When do rebel leaders "sell out" their constituents in the terms of peace by signing agreements that benefit group elites over the rebel constituency, and when do they instead "stand firm," pushing for settlement terms that benefit the public they claim to represent? This article examines variation in the design of civil war settlement agreements. It argues that constituents, fighters, and rebel elites have different preferences over the terms of peace, and that rebel leaders will push for settlements that reflect the preferences of whichever audience they are most reliant on and accountable to. In particular, leaders of groups that are more civilian-reliant for their military and political power are more likely to sign agreements that favor broad benefits for civilian constituents, while leaders who do not depend on civilian support for their political and military power will sign agreements with fewer public benefits. We test this argument using original data on the design of all final peace agreements reached between 1989 and 2009, and several proxies for the group's level of reliance on civilian supporters. Using a variety of statistical tests and accounting for nonrandom selection into peace agreements, we find strong support for our hypothesis.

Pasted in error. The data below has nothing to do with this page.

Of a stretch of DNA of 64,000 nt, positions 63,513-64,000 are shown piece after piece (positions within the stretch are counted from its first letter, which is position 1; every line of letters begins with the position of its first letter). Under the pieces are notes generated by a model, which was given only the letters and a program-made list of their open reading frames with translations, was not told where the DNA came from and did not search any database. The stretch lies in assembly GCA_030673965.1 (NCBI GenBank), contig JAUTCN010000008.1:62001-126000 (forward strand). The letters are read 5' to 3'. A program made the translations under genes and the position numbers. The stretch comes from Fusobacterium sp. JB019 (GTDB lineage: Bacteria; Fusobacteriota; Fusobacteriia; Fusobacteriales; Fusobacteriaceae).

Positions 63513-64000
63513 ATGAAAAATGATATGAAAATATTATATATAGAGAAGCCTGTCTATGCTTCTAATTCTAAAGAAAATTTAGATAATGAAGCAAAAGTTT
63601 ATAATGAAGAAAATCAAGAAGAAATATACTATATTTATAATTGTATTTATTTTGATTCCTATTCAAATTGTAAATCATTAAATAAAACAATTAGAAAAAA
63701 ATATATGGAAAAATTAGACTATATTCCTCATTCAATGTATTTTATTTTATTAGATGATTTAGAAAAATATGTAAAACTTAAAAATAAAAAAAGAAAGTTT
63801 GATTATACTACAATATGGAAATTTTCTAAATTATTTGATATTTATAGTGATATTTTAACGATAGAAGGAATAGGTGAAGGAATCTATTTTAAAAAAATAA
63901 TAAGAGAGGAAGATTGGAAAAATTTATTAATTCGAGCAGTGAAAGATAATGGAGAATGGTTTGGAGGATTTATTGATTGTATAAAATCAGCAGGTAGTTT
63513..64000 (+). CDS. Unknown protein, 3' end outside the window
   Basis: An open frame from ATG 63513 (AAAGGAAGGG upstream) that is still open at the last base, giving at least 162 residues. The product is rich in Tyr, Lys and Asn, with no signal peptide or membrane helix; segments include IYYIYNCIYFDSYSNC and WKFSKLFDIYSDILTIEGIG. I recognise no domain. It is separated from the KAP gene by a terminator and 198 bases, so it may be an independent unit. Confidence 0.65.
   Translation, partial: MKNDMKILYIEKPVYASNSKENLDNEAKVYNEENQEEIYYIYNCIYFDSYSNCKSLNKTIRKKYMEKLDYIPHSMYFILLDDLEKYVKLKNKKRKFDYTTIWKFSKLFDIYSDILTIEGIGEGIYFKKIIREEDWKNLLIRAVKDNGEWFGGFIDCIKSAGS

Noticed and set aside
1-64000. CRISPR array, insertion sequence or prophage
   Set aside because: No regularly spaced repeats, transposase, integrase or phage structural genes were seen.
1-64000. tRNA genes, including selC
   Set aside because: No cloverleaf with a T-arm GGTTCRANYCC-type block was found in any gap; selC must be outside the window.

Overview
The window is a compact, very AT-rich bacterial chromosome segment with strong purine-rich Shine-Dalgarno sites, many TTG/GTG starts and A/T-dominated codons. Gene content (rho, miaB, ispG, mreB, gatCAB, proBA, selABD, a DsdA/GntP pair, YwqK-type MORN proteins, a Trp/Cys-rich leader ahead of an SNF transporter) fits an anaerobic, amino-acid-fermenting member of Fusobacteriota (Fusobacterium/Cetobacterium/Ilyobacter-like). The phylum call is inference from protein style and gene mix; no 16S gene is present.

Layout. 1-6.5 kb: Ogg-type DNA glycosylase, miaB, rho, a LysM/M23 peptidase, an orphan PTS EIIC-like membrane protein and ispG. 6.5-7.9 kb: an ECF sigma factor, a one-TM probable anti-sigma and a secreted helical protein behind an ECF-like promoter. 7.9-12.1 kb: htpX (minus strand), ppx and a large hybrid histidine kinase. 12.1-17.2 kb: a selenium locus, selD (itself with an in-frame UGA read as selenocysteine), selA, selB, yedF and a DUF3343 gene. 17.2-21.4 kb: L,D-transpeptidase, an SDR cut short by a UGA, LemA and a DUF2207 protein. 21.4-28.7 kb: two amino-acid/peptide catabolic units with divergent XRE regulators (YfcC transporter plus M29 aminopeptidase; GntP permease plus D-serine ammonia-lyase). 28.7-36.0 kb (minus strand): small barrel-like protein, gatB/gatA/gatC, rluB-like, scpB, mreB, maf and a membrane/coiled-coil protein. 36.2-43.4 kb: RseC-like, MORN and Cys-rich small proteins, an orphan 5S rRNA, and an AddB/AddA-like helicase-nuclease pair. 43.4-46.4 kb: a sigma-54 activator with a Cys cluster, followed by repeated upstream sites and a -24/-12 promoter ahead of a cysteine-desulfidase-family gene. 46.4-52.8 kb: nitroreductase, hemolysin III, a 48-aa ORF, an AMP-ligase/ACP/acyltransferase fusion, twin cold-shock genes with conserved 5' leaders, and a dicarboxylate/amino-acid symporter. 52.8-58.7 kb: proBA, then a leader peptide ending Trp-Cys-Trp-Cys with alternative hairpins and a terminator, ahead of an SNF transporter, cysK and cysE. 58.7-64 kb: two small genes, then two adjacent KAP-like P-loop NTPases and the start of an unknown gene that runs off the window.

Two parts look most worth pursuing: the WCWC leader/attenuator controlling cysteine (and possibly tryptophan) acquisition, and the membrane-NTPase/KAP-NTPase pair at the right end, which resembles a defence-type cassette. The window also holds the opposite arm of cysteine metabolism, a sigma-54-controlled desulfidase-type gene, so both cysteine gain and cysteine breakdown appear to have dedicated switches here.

ASJC Scopus subject areas
- Sociology and Political Science
- Political Science and International Relations